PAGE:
It must have been an encouragement to the saints of the dispersion to know that they were beloved brethren to James. While centuries separate us from those early scenes, for we are now near the end of the dispensation, the end of the Church era, we claim a place not in the heart of an apostle but in the heart of God. We are sure that we are beloved of Him. We too may enjoy the benediction of the Apostle Paul: “To all that are … beloved of God, called saints: Grace to you and peace from God our Father and the Lord Jesus Christ” (Romans 1:7).
May there be a definite response on our part; may we love Him who first loved us.
Beloved Brethren Err Not (vv. 13-16)
The words of James, “Do not err, my beloved brethren,” might better be rendered, “Do not be deceived.” Whether this word of caution belongs to the statement which precedes it, or to the material which follows, may be debatable, but undoubtedly no harm will be done if it were considered in connection with both. We should not be deceived about God, neither His holiness or His benevolence.
Are we correct in assuming from verse 13 that there were some in those early days who blamed God for tempting them to do evil? The idea of temptation in verses 13 to 15 is altogether different to that which is in verses 2 to 8. There we saw that it meant to prove, to test. Here it means to be induced to do wrong. It really means to entice to sin.
Certain ancient pagans believed that God created man with two spirits, one spirit to do good and another spirit to do evil. Man, therefore, was constantly in distress as he was torn between these. That ancient philosophy taught that God created evil and the desire to do evil, as well as good and the desire to do good. How contrary to Scripture such reasoning is! God created man in innocence and with a free will. The wrong use of His will brought sin and ruin upon himself and all his progency. The Word of God is clear and plain, “God cannot be tempted with evil, neither tempteth He any man.” Temptation arises within man: “Every man is tempted when he is drawn away of his own lust, and enticed.” Notwithstanding, Satan does exercise an influence. He is called the tempter (Matthew 4:3). He sought to entice the Lord Jesus. Every effort he attempted against the Lord was rebuffed. These Satanic attacks demonstrated the excellencies of the Lord Jesus in His perfect humanity.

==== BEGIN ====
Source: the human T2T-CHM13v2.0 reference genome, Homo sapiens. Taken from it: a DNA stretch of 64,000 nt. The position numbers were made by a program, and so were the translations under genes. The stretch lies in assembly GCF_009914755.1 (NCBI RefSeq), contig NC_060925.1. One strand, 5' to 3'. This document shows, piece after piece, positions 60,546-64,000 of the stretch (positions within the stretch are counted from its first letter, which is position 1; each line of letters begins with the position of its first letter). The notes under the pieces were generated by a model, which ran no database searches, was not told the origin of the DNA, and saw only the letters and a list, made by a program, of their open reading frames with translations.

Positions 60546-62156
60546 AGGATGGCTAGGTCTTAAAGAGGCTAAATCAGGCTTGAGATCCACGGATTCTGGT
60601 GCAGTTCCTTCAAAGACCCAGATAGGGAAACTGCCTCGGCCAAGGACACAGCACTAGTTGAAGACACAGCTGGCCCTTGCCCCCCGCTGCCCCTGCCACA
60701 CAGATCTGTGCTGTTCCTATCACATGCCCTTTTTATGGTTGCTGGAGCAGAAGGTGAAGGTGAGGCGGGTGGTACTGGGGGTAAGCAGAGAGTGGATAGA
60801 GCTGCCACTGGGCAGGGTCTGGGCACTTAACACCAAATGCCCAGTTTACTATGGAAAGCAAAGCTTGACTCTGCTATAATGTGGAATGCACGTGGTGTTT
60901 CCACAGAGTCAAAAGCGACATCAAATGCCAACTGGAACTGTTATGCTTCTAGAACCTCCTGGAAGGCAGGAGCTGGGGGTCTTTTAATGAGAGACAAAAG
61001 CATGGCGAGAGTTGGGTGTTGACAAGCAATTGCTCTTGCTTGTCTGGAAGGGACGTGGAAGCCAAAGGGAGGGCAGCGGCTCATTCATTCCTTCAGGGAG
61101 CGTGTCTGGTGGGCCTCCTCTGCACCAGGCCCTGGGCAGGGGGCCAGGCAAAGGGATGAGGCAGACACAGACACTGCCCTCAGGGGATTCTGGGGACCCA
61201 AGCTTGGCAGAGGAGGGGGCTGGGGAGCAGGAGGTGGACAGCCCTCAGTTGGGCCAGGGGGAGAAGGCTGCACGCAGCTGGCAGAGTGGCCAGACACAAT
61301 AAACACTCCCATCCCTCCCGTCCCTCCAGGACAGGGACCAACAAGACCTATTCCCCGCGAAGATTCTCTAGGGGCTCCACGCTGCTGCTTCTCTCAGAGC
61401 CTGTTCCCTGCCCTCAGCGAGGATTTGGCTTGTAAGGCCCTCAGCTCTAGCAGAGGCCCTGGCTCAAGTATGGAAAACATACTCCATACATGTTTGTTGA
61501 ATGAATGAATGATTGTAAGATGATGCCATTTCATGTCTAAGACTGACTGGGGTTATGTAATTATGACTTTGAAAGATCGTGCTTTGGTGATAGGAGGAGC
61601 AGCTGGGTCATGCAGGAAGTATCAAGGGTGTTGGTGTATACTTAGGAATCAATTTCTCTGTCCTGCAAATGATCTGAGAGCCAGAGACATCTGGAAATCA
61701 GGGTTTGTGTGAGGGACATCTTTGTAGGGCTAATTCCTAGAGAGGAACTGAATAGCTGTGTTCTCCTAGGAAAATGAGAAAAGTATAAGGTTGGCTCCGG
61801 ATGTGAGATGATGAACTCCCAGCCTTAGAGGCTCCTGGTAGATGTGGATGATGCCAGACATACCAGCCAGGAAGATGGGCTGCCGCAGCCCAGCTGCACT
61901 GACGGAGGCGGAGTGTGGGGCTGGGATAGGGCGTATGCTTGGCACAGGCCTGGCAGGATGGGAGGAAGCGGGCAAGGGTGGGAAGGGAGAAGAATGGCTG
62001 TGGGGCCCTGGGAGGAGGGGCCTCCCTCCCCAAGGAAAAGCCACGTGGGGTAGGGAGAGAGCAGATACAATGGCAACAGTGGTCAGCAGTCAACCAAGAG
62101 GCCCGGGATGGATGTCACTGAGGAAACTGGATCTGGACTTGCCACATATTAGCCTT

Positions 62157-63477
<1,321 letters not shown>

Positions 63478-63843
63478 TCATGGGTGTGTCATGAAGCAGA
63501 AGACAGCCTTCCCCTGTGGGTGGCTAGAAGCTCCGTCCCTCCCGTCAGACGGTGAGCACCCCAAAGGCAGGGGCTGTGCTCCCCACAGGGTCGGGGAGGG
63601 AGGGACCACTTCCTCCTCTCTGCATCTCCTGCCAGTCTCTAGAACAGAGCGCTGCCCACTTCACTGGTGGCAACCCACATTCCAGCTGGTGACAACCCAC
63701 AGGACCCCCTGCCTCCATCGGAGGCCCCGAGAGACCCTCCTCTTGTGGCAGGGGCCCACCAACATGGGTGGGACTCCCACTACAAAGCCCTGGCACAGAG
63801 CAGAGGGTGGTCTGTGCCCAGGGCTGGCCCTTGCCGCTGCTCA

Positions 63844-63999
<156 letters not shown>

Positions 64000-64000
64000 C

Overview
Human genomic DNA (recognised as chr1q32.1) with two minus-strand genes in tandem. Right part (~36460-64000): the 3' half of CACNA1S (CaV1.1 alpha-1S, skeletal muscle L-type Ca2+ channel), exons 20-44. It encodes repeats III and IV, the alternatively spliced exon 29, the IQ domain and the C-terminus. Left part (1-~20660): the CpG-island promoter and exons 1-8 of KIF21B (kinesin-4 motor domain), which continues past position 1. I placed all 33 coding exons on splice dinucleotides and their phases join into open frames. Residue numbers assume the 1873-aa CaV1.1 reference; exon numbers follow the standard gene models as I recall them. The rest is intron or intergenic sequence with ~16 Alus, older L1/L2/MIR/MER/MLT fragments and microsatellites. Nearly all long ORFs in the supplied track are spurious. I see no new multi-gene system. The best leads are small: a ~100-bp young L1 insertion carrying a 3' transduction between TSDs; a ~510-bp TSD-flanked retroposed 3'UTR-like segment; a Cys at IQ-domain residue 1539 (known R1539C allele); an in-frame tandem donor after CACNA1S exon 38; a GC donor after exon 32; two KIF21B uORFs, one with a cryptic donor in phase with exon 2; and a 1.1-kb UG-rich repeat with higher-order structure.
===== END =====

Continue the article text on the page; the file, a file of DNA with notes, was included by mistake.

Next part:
The Apostle Paul was much concerned about his children in the faith. He wrote to the Thessalonians: “For this cause, when I could no longer forbear, I sent to know your faith, least by some means the tempter have tempted you, and our labor been in vain” (1 Thessalonians 3:5). He wrote sincerely to the Corinthians: “I fear, lest by any means, as the serpent beguiled Eve through his subtilty, so your minds should be corrupted from the simplicity that is in Christ” (2 Corinthians 11:3).
We who belong to the Lord should note well what the Word of God has to say concerning our tendency to do evil and the great external power that would through sinful impulses attempt our spiritual ruin. Down through the centuries comes the warning, “Do not be deceived, my beloved brethren.”